This might be one of the best answers I have ever seen about DDD aggregates. But my understanding of DDD leads me to believe that Buyer, in this case, would be an AR and would be persisted. However, there is no Order repository which I thought would also be an AR.
    – keelerjr12
    Commented Dec 4, 2018 at 21:40
  • I understand I most likely missed an AR and as you alluded to and also found at Udi Dahan's blog, you shouldn't just create an aggregate out of thin air. However, with minimal experience I would've called it something like var order = customer.PlaceOrder(products); orders.save(order);
    – keelerjr12
    Commented Dec 4, 2018 at 21:46
  • @keelerjr12 You aren't wrong here. See my edit above. Commented Dec 5, 2018 at 16:33
  • What if the data that's used to create an aggregate is read-only data that comes from other microservices? Would you model that as an aggregate even though there is no behaviour? Or would you allow your commands to do a query to get that read-only data?
    – fml
    Commented Jul 17, 2019 at 9:04
  • @fml Clarify "no behavior". Because an aggregate's responsibility is to act as a logical consistency boundary, I would hesitate to understand something with no behavior as a aggregate -- one can generally read data freely within a system. If you mean that this aggregate uses data but does not change that data, then we need to have a different discussion that involves refactoring our aggregate in a way such that we inject our data into the appropriate method instead of the constructor (e.g. A(data); A.doSomething() to A(); A.doSomething(data)). This looses our data dependency. Commented Jul 22, 2019 at 14:47

Is it okay to perform queries to get the data to build the aggregate roots I need to then pass?

Are you worried about data races?

If you aren't worried about a data race, then you can safely use a stale copy of the real data, and CQRS really doesn't care all that much where the stale data comes from.

On the other hand, if a data race would be a problem, then you probably need to stop and rethink things.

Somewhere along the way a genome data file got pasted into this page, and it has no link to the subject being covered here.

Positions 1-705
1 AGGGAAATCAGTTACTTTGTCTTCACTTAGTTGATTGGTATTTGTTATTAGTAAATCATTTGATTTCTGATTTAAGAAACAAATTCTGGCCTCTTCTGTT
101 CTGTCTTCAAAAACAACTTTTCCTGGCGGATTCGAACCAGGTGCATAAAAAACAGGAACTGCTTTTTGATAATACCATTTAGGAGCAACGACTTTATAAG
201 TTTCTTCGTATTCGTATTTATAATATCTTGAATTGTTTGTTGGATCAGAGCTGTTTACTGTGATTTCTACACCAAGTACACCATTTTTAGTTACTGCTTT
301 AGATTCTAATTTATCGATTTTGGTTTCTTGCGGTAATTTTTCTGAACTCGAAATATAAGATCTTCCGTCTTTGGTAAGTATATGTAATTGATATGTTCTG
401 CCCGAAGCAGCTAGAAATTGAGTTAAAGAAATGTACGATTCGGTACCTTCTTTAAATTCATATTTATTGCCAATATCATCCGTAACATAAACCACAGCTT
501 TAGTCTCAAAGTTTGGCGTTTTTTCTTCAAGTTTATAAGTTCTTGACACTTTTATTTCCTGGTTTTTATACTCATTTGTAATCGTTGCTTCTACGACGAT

In this specific case, you are probably fine to use a query; I guess that because you seem to be looking up customer information that you don't control -- what you are querying is information that is controlled by the real world. So your data might already be wrong (the customer changed names, but you haven't gotten a notification yet).

  • No not really worried about a data race. I guess the issue would be re-hydrating the aggregates with the data I need. Like I said Order requires a List of Items and a Customer aggregate. So I need all the data to pass into the Product and Customer constructors before I pass those objects into the Order constructor (i.e. Order.Create(new Customer(id, name, email, shipping address), items).
    – keelerjr12
    Commented Dec 3, 2018 at 21:50
  • Why are you passing aggregates to the constructor of another aggregate? That is really suspicious. Commented Dec 3, 2018 at 21:52
  • 1
    Isn't that good OO? Pass a Customer object... Order.Create(Customer, items) vs Order.Create(CustomerId, FirstName, LastName, Email, items)..
    – keelerjr12
    Commented Dec 3, 2018 at 21:53
  • And constructor was bad wording.. should be: pass aggregates into the methods of another aggregate e.g. create method inside Order.
    – keelerjr12
    Commented Dec 3, 2018 at 22:07
  • It depends on what behaviors/capabilities your Order object needs to do its work. Commented Dec 3, 2018 at 22:08